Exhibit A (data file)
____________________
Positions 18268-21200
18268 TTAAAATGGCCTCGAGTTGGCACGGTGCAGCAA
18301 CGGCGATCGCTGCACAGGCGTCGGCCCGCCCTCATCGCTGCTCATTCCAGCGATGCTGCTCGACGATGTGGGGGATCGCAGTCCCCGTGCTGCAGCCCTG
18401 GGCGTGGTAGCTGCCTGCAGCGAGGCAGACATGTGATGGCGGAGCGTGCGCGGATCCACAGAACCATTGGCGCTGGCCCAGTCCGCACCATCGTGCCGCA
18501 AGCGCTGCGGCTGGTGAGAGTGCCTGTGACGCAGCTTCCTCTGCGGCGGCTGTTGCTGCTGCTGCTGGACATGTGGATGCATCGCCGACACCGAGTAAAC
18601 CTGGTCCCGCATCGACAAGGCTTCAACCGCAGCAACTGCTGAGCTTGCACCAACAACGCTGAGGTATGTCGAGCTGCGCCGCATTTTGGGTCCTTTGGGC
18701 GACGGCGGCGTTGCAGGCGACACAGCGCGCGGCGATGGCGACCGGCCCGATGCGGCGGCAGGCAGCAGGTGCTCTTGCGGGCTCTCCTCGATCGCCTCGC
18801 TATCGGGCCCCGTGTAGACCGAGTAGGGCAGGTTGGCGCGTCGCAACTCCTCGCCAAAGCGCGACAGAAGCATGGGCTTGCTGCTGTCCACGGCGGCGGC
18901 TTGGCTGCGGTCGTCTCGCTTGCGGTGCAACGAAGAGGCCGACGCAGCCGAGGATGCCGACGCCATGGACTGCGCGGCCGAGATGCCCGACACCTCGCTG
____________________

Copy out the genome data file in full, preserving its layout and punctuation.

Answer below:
Positions 18268-21200
18268 TTAAAATGGCCTCGAGTTGGCACGGTGCAGCAA
18301 CGGCGATCGCTGCACAGGCGTCGGCCCGCCCTCATCGCTGCTCATTCCAGCGATGCTGCTCGACGATGTGGGGGATCGCAGTCCCCGTGCTGCAGCCCTG
18401 GGCGTGGTAGCTGCCTGCAGCGAGGCAGACATGTGATGGCGGAGCGTGCGCGGATCCACAGAACCATTGGCGCTGGCCCAGTCCGCACCATCGTGCCGCA
18501 AGCGCTGCGGCTGGTGAGAGTGCCTGTGACGCAGCTTCCTCTGCGGCGGCTGTTGCTGCTGCTGCTGGACATGTGGATGCATCGCCGACACCGAGTAAAC
18601 CTGGTCCCGCATCGACAAGGCTTCAACCGCAGCAACTGCTGAGCTTGCACCAACAACGCTGAGGTATGTCGAGCTGCGCCGCATTTTGGGTCCTTTGGGC
18701 GACGGCGGCGTTGCAGGCGACACAGCGCGCGGCGATGGCGACCGGCCCGATGCGGCGGCAGGCAGCAGGTGCTCTTGCGGGCTCTCCTCGATCGCCTCGC
18801 TATCGGGCCCCGTGTAGACCGAGTAGGGCAGGTTGGCGCGTCGCAACTCCTCGCCAAAGCGCGACAGAAGCATGGGCTTGCTGCTGTCCACGGCGGCGGC
18901 TTGGCTGCGGTCGTCTCGCTTGCGGTGCAACGAAGAGGCCGACGCAGCCGAGGATGCCGACGCCATGGACTGCGCGGCCGAGATGCCCGACACCTCGCTG